Rebif is a popular disease modifying drug used to treat remitting – relapsing multiple sclerosis. It is injected sub-cutaneously (into the fat layer just beneath the skin) three times a week.
I had mixed feelings when I started on Rebif. On the one hand, I was not at all enthusiastic about giving myself shots. On the other hand, I felt like I was finally doing something to treat my condition.
For people who may be considering Rebif treatment, I thought that I would share what exactly is involved with taking the medication.
First of all, It’s really not that bad. Really. It only takes a few minutes, three times a week and you quickly get used to it. When you first start, MS Lifelines, aka the pharmaceutical company, sends out a nurse to your home to coach you on how to do the injections. You will rotate injection sites between your abdomen, thigh, upper arm and lower back/buttocks. Within each of these you will also rotate between six spots on both the left and right sides each for a total of 48 injection spots. At three times a week, you will go four months before repeating specific locations.
The first two weeks you will do a dose that is approximately a fifth of the full dose. The following two weeks you will move up to half doses before taking on the full doses starting in the fifth week. It’s helpful to pull out the pre-filled syringe out of the refrigerator several hours in advance to allow it to warm up to room temperature. Supposedly this reduces injection site reactions. I haven’t had any so it probably does help. The syringes can be kept at room temperature for up to 30 days. Some people take out a week’s worth at a time. I just always keep the next dose in my sock drawer. When I inject one, I pull another out of the fridge to replace it.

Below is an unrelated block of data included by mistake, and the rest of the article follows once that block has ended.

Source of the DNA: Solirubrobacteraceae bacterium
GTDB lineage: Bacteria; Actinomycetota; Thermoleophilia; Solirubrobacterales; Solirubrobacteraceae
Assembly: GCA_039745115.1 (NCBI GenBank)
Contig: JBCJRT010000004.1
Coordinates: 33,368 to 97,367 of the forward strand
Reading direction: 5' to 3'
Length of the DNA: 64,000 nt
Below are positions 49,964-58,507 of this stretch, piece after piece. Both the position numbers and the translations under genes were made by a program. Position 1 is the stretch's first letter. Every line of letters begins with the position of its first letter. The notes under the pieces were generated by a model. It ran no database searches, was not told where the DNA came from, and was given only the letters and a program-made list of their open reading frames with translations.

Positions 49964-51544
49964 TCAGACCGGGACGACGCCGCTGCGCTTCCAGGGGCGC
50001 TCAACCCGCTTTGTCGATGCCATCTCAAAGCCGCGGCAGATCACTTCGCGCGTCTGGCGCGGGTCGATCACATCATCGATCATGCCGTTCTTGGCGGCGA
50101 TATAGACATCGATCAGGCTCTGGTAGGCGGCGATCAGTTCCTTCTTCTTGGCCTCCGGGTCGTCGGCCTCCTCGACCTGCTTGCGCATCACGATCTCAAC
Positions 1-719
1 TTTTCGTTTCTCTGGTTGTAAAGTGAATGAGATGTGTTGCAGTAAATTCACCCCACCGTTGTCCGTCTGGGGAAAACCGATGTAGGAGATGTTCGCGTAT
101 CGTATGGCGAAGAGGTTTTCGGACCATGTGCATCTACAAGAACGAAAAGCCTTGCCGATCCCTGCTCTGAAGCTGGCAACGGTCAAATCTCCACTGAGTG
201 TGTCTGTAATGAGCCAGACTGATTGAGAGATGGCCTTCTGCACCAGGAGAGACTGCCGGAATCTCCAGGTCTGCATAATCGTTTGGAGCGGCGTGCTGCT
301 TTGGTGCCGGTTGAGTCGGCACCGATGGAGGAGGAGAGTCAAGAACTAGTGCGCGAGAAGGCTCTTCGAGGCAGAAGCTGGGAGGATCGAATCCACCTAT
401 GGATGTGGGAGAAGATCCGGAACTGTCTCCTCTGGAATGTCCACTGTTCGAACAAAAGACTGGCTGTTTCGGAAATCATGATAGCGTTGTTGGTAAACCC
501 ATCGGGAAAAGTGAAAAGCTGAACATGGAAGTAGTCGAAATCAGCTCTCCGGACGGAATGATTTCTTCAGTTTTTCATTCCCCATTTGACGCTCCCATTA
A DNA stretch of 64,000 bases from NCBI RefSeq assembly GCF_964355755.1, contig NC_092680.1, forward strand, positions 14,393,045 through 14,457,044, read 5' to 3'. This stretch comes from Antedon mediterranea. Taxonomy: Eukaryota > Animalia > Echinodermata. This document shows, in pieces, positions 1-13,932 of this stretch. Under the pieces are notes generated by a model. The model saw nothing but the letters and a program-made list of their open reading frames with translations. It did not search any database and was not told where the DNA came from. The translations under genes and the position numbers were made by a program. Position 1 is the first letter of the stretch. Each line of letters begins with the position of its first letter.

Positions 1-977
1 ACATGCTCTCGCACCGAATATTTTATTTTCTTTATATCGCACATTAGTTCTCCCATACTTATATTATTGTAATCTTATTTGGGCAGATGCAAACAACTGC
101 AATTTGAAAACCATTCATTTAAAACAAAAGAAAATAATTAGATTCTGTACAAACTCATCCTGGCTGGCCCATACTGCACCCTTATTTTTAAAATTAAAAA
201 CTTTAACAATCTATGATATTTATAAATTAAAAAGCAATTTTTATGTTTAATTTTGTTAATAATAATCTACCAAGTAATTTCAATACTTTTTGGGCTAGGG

Step one: Wipe the site with an alcohol wipe and let dry.
Step two: I use the Rebiject injection tool. It’s about the size of a large banana and if you fear needles, it’s a must. You never see the needle until after you are all done. Cock the spring loading mechanism in the Rebiject. Insert the pre-filled syringe with the cap still on it into the hole and screw the two pieces of the Rebiject together. Pull off the plastic tube on the end which removes the syringe cap and you are ready to go.
Step three: Press the end of the tool against the chosen injection site and push the button. The tool sticks the syringe into you and squeezes out the dose without you ever seeing it. Wait a few seconds and pull away the Rebiject.
Step four: Massage the injection site for two minutes to help distribute the medication. I put a sterile gauze pad over it and rub gently, but you could use your hand if it is clean.
Step five: Unscrew the Rebiject and dispose of the needle in your sharps container. They give you two containers with a prepaid addressed box to send a full one back. When you do, they send you a replacement.
When you first start, a common side effect is flu like symptoms. They recommend that you take advil before your dose and shoot up at night. That way if you do suffer the flu symptoms, you will likely sleep through it.
I was lucky and did not have flu symptoms or issues at the injection sites. I did, however, have a different and less common side effect. That will be the subject for the next post.